The History of Rum
When you hear the word rum, you would surely think of aged oak barrels and its delectable strong alcohol taste but there is more to where rum came from that describes the word. Basically, this alcoholic drink comes from the byproducts of sugarcane; sugarcane juice is processed through fermentation and distillation. The product is aged in barrels and technically, the older the rum the stronger and richer its flavor is.
There are light rums which are used to mix drinks like cocktails while there are dark rums which are drunk on their own. The history of rum dates back so many centuries and has been a part of histories of so many countries all around the world.
Where did the word rum came from?
The word rum was believed to have originated from Britain. Samuel Morewood an etymologist from Britain mentioned that rum may have meant to be a word for being “the best” since at that time locals were often heard to say “having a rum time” which meant that they were having fun or enjoying a great experience. Morewood further noted that rum cannot be ranked under whiskey, brandy or arrack, the drink would be known as rum to describe its excellent quality. Rum also meant potent and strong in Romani language.
Where did making rum start?
As mentioned, creating and drinking rum dates back to ancient times. Fermented drinks from sugarcane was first made in ancient India or in China, the popularity of these drinks began to spread throughout the years. Ancient Malay people were also known to make a similar drink known as brum. Even Marco Polo noted in his travels of a wine with superior quality made of sugar which was offered to him when he traveled to a land which is now known as Iran.
Different countries all over the world have their own account of how rum making and consumption actually began but historians believe that the first distillation took place in the sugarcane plantations in the Caribbean in 17th century. Molasses, which was a byproduct of sugar through a simple distillation process, can be turned into an alcoholic beverage. And as time went by, more efficient distillation processes were used to remove impurities in alcohol resulting in the drink that we have come to love.
There are so many accounts of the first ever distillation process that created fine rums; historians suggest that it was on the island of Barbados but there are several evidences that the first full time rum production was in Brazil in the 1620s.
More evidences of rum making in America during the Colonial Age
Shortly after fine rums were manufactured in the Caribbean, the drink became very popular in North America. In 1664 the first distillery opened in North America by the British; the site of this distillery is now known as Staten Island. Later, there were more distilleries set up in the country; with distilleries in Boston, Massachusetts and Rhode Island as the most popular.
Manufacturing rum was the largest and the most popular industry set up by early Colonial New England. The consumption of rum began to rise and it was estimated that before the American Revolutionary War began, almost everyone drank rum with an average of 3 imperial gallons or 14 liters of rum each year for every man or woman.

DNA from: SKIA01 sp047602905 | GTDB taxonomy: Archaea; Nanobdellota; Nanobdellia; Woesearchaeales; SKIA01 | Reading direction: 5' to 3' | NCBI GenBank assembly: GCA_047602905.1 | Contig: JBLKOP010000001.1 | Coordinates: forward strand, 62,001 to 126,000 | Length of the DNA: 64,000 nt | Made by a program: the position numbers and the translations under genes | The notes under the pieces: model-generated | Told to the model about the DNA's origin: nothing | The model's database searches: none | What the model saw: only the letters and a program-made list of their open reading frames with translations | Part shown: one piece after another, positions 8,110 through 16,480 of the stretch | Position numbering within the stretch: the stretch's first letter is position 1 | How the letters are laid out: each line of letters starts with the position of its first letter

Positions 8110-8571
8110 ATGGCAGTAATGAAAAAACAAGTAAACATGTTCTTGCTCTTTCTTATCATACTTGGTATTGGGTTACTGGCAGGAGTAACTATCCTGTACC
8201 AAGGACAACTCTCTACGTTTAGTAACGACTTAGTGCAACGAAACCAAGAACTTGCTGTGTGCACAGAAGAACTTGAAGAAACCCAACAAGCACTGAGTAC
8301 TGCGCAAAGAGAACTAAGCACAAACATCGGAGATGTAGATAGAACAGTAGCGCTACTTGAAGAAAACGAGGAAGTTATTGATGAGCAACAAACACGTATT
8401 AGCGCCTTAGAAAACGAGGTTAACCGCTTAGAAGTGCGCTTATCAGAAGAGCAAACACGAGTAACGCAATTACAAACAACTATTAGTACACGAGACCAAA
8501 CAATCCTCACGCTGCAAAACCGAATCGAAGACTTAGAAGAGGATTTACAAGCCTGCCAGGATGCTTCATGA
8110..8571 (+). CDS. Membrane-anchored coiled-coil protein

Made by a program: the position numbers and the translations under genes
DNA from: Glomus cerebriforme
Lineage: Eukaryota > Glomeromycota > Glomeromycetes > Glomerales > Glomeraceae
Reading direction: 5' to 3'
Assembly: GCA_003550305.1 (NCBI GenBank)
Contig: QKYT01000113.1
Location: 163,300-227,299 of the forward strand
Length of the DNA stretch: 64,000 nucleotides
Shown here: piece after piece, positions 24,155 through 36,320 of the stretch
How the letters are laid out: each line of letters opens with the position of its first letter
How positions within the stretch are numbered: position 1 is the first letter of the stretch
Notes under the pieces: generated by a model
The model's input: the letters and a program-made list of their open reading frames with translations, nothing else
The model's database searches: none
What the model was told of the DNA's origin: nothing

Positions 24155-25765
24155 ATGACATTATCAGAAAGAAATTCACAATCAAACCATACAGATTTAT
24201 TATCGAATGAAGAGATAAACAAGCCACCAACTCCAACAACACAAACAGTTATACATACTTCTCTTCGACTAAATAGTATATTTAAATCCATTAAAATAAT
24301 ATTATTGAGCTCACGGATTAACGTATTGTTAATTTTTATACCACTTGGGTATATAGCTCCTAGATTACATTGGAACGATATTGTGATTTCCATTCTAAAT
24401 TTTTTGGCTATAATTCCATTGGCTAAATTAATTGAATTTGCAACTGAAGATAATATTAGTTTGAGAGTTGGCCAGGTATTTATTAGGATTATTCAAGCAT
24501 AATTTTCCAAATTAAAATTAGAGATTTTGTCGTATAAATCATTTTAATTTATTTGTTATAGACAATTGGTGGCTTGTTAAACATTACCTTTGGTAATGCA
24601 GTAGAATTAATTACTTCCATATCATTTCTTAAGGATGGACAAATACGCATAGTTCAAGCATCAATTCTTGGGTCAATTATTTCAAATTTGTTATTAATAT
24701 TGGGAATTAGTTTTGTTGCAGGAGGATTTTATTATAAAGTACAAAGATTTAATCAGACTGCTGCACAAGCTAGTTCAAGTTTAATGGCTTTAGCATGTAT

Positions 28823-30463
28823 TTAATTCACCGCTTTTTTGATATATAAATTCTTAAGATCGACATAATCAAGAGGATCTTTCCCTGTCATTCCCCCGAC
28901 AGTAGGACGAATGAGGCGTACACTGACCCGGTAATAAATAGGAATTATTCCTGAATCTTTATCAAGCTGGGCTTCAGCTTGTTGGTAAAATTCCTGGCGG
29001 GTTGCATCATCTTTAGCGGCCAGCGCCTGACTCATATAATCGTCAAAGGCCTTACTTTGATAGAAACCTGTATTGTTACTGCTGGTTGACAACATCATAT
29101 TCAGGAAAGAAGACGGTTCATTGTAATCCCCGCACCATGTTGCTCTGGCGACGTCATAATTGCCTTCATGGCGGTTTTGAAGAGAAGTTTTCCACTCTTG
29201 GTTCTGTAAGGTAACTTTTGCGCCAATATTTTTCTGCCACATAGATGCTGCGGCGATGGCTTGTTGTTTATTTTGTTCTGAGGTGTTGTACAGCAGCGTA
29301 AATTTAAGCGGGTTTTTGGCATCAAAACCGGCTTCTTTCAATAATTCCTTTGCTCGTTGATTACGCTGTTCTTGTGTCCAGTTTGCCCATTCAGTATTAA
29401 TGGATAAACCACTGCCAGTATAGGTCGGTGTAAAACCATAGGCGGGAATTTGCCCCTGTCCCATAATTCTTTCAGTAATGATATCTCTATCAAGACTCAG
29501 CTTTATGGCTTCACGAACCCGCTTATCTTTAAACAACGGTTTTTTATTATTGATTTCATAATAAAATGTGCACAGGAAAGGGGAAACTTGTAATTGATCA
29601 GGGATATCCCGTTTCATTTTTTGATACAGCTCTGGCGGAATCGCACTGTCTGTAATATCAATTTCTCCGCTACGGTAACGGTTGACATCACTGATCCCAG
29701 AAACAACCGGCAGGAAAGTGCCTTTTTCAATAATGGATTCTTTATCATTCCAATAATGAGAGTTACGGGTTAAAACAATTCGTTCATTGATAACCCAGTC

And of course, the steady increase in the consumption of rum increased the demand for molasses and sugar in Europe. Large labor forces were made to work in Caribbean sugar plantations as well as better trade options were established to other sugar producing countries in the world. A trade was established between the Caribbean, African and British colonies as a result of these.
Trade of materials including slaves was made between colonies. A disruption of trade which was caused by the Sugar Act in 1764 has made so many changes in labor and rum trade and was also seen as one of the causes of the American Revolution.
Throughout the years, rum and rum trade has been a huge force in shaping any election outcome. And as new alcoholic beverages began to highlight like the development of the whiskey in America, the popularity of rum began to decline.
Rum and piracy
Rum’s history will never be complete without mentioning its association with pirates. Rum was a very valuable commodity and as some British privateers became pirates and buccaneers they took their favorite drink with them in their naval escapades. When the British captured the island of Jamaica, they took more control of the ration of rum to different nations; the British even practiced watering down rum mixtures to preserve their favorite alcoholic beverage.
So many renowned names and events have been influenced by rum and the Royal New Zealand Navy was known was the last naval force to provide their sailors a daily supply of rum. During special occasions, rum is also given from the commanding officer’s fund of the Royal Canadian Navy.
Rum in early Colonial Australia
Rum was not just a popular alcoholic beverage but was also a vital trade good in the colony of New South Wales. During these dire times, rum was traded for materials that a member of the colony needed; the drink also allowed consumers to temporarily forget all their troubles especially in a new colony where comfort is a very extravagant commodity. Australia was a convict colony of England but it was just so far from each other that prisoners faced terrible living conditions. It was thought to get supplies from India which is nearer; this was the time Bengal rum was introduced to the colony.
To date, there are so many regional varieties of rum. Spanish – speaking countries produced rum with a smooth taste. English – speaking islands on the other hand developed a darker type of rum with a delicious full taste. French – speaking countries and islands however were known for expensive kinds of rums that were called agricultural rums. Other varieties were made from rice and sugar beet.